School of Shred: Paul Gilbert on the Art and Science of Playing Lead Guitar
When it comes to shred, few guitarists can rip like Paul Gilbert. As the driving force behind shred-progenitors Racer X and the chart-topping late-Eighties outfit Mr. Big, Gilbert dazzled with his unhuman fretboard range that included wide stretches and intervallic leaps.
But he was a reluctant guitar hero.
When he went solo in 1996, Gilbert shied from the shred spotlight and pursued a pop vocal direction. It took more than 10 years, but in 2007, he returned to the land of big guitar chops with his solo debut, Get Out of My Yard, an album that represents the perfect meld of his amazing technique, harmonic gifts and off-the-wall sense of humor.
As anyone who has seen him on a G3 tour with Joe Satriani and John Petrucci can tell you, Gilbert’s talent for ripping guitar lines has only grown stronger.
An articulate and effective teacher, Gilbert presents an insightful multipart lesson in which he breaks down the mechanics of his various playing techniques and his conceptual approaches to the instrument.
As Gilbert explains in this first section of the lesson, a great way to generate ideas for melodic and rhythmically grooving solo licks is to play a simple rhythmic vamp made up of a few notes and some “scratch” strums, then use it as a springboard for improvising melodic ideas. This is easier said than done, especially for shredders who are used to tearing up and down the fretboard with little consideration for rhythm and playing “in the pocket.”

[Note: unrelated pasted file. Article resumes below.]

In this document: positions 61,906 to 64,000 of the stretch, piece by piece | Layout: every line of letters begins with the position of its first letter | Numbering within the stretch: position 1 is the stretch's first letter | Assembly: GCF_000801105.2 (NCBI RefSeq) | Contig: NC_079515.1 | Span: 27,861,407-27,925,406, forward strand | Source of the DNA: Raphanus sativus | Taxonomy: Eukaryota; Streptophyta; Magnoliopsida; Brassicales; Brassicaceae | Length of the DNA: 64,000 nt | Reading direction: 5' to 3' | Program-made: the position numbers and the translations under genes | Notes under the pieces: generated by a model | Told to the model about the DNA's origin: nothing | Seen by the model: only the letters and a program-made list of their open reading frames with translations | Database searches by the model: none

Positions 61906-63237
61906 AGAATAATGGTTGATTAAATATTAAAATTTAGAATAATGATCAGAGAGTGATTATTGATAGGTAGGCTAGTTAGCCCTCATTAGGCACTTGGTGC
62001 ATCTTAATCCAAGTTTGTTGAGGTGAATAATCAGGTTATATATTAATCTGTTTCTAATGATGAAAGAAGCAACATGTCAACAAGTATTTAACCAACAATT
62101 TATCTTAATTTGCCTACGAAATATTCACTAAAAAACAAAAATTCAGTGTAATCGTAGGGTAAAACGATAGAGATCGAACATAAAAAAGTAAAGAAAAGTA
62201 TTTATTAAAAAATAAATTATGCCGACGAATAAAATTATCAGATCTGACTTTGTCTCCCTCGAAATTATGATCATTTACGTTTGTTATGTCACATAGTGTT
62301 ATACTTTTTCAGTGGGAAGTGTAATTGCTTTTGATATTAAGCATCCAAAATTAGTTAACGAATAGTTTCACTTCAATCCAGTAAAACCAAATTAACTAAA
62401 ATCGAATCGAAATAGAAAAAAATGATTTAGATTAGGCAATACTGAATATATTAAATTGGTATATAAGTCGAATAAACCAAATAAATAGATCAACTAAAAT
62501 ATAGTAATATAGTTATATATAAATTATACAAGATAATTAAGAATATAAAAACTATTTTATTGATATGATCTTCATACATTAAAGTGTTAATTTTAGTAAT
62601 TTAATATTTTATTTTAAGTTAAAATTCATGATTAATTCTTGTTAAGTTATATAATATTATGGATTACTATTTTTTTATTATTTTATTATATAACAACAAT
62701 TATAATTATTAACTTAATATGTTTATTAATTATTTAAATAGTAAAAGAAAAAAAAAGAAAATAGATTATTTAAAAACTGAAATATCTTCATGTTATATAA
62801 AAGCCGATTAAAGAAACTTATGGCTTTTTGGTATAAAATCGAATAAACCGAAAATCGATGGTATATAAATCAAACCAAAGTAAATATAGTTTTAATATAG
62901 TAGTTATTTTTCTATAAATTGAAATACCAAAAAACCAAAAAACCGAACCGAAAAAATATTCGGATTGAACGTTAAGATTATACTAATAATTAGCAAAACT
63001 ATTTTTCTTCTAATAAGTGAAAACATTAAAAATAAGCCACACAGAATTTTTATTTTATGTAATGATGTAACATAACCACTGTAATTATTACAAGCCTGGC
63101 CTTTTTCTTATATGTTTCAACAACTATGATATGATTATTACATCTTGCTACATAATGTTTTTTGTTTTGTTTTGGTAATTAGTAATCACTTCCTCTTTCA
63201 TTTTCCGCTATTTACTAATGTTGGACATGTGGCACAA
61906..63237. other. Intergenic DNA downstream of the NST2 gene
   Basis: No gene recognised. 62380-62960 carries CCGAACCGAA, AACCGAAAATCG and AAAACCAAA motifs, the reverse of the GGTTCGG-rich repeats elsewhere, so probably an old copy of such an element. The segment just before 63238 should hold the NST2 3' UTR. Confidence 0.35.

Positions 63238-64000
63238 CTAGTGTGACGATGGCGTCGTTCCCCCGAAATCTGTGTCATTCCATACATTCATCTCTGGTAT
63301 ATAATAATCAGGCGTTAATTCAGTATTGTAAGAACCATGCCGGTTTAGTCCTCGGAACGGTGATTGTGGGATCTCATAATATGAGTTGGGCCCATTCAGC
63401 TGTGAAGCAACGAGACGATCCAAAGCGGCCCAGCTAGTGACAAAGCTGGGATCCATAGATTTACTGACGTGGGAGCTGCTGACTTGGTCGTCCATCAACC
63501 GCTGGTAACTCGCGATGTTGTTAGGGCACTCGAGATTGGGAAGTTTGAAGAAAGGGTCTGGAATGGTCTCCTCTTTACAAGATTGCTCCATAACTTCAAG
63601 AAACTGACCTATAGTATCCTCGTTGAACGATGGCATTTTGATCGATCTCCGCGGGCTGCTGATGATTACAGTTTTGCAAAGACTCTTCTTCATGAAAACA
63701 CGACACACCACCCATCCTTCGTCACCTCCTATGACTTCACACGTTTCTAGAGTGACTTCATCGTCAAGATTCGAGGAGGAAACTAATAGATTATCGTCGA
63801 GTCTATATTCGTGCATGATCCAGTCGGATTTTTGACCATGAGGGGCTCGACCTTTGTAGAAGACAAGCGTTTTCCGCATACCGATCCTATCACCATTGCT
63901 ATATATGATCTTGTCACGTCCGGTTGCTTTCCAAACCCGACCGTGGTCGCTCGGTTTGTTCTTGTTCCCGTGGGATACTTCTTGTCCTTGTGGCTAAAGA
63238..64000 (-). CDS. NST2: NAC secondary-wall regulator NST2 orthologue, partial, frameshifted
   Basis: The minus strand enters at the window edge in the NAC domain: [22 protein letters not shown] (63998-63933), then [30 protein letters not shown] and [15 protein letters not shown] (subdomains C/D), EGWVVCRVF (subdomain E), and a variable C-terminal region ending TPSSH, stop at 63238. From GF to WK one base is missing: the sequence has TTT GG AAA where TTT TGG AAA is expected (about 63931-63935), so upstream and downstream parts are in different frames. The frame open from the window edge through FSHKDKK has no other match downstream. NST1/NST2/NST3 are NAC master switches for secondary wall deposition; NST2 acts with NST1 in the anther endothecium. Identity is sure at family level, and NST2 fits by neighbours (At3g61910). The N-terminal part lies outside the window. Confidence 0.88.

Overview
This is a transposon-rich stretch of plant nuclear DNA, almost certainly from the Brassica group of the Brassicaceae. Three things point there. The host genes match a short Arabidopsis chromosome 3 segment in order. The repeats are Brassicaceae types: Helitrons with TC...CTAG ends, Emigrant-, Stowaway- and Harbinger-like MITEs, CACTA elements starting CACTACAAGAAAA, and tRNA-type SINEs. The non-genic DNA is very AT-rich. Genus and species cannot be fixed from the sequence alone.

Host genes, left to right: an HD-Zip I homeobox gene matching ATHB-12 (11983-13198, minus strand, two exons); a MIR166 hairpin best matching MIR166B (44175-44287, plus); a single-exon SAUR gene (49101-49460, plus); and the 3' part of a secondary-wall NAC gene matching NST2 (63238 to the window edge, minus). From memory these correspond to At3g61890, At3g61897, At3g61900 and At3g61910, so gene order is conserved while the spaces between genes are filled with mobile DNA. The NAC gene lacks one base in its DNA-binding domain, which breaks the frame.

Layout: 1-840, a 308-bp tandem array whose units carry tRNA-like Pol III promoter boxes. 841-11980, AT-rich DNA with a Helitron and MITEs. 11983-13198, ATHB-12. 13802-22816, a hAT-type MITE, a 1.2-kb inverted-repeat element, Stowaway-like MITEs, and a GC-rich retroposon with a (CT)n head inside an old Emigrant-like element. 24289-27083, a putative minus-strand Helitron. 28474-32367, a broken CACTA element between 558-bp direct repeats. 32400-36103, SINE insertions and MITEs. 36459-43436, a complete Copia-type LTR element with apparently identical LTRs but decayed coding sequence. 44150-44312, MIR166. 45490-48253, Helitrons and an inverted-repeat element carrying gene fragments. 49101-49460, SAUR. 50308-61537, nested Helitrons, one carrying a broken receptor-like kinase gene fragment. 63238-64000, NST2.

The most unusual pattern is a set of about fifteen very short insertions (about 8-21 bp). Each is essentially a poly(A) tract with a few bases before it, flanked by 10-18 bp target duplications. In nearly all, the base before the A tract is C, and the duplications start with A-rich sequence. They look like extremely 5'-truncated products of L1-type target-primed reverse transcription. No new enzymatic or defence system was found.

Gilbert suggests starting out with simple ideas that are rhythmically interesting but don’t have a lot of notes, such as the funky A minor pentatonic-based vamp shown in FIGURE 1. By thinking like a drummer and focusing on playing something that really grooves, you’ll pay more attention to playing with feeling and soul. When playing this vamp, pick aggressively and try to get the most out of each note, and be sure to tap your foot in steady quarter notes to really get into the groove.
Once you get used to this approach, you can start to introduce more notes, and that’s where the fun really begins. As Gilbert demonstrates, you can use a simple vamp as a launch pad for improvising more ambitious, note-inclusive licks and fills, like those shown in FIGURES 2 to 4. Gilbert advises that it’s very helpful to think of each of these phrases as being played as a drum solo, something that inspires him creatively and helps him remember ideas.
The fret-by-fret chromatic movement in FIGURE 2 shouldn’t be too difficult to master. When playing it, use whatever fingering you like; make sure to mute the lower strings to suppress unwanted noise and to count and perform the rhythms correctly.
FIGURE 3, while based on the harmonically straightforward A minor pentatonic scale, is a more challenging fill, as it involves some string skipping. As when learning any new piece of music, start out slowly and gradually increase the tempo while streamlining and economizing your movements.